Phlegraean Fields

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Phlegraean Fields
Campi Flegrei
Phlegraean Fields view from Naples
Highest point
Elevation 458 m (1,503 ft) [1]
Coordinates 40°49′37″N 14°08′20″E / 40.827°N 14.139°E / 40.827; 14.139Coordinates: 40°49′37″N 14°08′20″E / 40.827°N 14.139°E / 40.827; 14.139[1]
Location Italy
Age of rock 40,000 years
Mountain type Caldera[1]
Volcanic arc/belt Campanian volcanic arc
Last eruption September to October 1538[1]
Sulfur at the Solfatara crater

The Phlegraean Fields (Italian: Campi Flegrei [ˈkampi fleˈɡrɛi]; Neapolitan: Campe Flegree, from Greek φλέγω phlego, "to burn")[2][citation needed] are a large volcanic area situated to the west of Naples, Italy. It was declared a regional park in 2003. Lying mostly underwater, the area of the caldera consists of 24 craters and volcanic edifices. Hydrothermal activity can be observed at Lucrino, Agnano and the town of Pozzuoli. There are also effusive gaseous manifestations in the Solfatara crater, the mythological home of the Roman god of fire, Vulcan. This area is monitored by the Vesuvius Observatory.[3]

The area also features bradyseismic phenomena, which are most evident at the Macellum of Pozzuoli (misidentified as a temple of Serapis), as geologists puzzled over bands of boreholes left by marine molluscs on marble columns, showing that the level of the site in relation to sea level had varied.

Geological phases[edit]

Three geological phases or periods are recognised and distinguished.[4]

  • The First Phlegraean Period. It is thought that the eruption of the Archiflegreo volcano occurred about 39,280 ± 110 years (older estimate ~37,000 years) ago, erupting about 200 km3 (48 cu mi) of magma (500 km3 (120 cu mi) bulk volume)[5] to produce the Campanian Ignimbrite eruption.[6] Its Volcanic Explosivity Index (VEI) was 7. "The dating of the Campanian Ignimbrite Eruption (CI) to ~37,000 calendar years B.P. draws attention to the coincidence of this volcanic catastrophe and the suite of coeval, Late Pleistocene biocultural changes that occurred within and outside the Mediterranean region. These included the Middle to Upper Paleolithic cultural transition and the replacement of Neanderthal populations by anatomically modern Homo sapiens, a subject of sustained debate.[7] No less than 150 km3 of magma were extruded in this eruption (the CI eruption), whose signal can be detected in Greenland ice cores. As widespread discontinuities in archaeological sequences are observed at or after this eruption, a significant interference with ongoing human processes in Mediterranean Europe is hypothesized." [8] It is possible that these eruptions drove Neanderthals to extinction and cleared the way for modern humans to thrive in Europe and Asia.[9] The area is characterised by banks of piperno (it) and pipernoid grey tuff at Camaldoli hill, like in the northern and western ridge of Mount Cumae; other referable deep products are those found at Monte di Procida, recognizable in the cliffs of its coast.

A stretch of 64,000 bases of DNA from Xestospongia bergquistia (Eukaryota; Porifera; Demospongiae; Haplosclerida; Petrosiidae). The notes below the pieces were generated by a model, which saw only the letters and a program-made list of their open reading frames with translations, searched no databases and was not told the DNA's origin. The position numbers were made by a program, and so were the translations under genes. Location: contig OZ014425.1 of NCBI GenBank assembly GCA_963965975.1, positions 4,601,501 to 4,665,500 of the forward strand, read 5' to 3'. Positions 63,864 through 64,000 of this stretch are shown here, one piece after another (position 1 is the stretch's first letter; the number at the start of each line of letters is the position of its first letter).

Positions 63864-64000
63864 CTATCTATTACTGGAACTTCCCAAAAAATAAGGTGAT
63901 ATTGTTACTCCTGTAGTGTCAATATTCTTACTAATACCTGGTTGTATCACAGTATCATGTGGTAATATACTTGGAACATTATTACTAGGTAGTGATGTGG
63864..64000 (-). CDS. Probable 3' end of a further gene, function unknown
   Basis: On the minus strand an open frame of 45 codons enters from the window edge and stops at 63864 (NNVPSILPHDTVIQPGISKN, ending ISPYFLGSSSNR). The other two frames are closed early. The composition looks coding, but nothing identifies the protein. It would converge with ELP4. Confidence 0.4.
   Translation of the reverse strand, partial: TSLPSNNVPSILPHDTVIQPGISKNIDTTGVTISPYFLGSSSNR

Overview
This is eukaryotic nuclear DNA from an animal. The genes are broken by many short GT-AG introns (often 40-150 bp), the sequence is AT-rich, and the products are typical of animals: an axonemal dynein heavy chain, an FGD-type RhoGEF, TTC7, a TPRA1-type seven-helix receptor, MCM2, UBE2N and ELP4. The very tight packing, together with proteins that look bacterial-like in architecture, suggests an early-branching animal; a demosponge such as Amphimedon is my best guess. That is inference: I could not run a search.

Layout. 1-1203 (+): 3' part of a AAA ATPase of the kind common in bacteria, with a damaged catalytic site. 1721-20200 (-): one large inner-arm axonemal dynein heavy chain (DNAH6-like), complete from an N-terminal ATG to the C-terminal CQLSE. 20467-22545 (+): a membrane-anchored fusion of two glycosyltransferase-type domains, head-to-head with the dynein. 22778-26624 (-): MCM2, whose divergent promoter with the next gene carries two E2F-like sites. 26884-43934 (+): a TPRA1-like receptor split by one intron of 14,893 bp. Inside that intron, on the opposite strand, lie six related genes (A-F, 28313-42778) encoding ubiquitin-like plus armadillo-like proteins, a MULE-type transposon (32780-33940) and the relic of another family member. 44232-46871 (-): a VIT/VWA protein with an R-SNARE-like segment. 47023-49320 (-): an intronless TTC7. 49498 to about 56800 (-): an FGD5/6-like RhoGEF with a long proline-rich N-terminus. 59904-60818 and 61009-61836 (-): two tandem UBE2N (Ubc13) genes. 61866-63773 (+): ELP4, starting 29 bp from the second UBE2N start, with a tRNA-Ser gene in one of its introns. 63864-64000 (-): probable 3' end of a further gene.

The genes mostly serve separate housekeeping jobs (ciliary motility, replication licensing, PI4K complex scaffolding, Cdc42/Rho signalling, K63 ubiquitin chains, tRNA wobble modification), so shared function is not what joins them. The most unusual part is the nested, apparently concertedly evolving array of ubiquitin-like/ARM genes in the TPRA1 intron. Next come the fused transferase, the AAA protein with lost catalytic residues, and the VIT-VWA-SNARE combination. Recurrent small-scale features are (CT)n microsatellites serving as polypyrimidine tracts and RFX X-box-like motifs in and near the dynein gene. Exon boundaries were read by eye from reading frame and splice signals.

• The Second Phlegraean Period. Between 35,000–10,500 years ago,[4] it is characterized by the yellow tuff that is the remains of an immense underwater volcano, with a diameter of c. 15 kilometres (9.3 mi); Pozzuoli is at its center. Approximately 12,000 years ago the last major eruption occurred, forming a smaller caldera inside the main caldera, centered on the town of Pozzuoli. This event produced the Neapolitan yellow tuff, referring to the characteristic yellow rocks there.
  • The Third Phlegraean Period. Dated between 8,000 – 500 years ago,[4] it is characterized by white pozzolana, the material that forms the majority of volcanos in the Fields. Broadly speaking, it can be said there was an initial activity to the southwest in the zone of Bacoli and Baiae (10,000–8,000 years ago); an intermediate activity in an area centred between Pozzuoli, Spaccata Mountain and Agnano (8,000–3,900 years ago); and a more recent activity, moved towards the west to form Lake Avernus and Monte Nuovo (New Mountain) (3,800–500 years ago).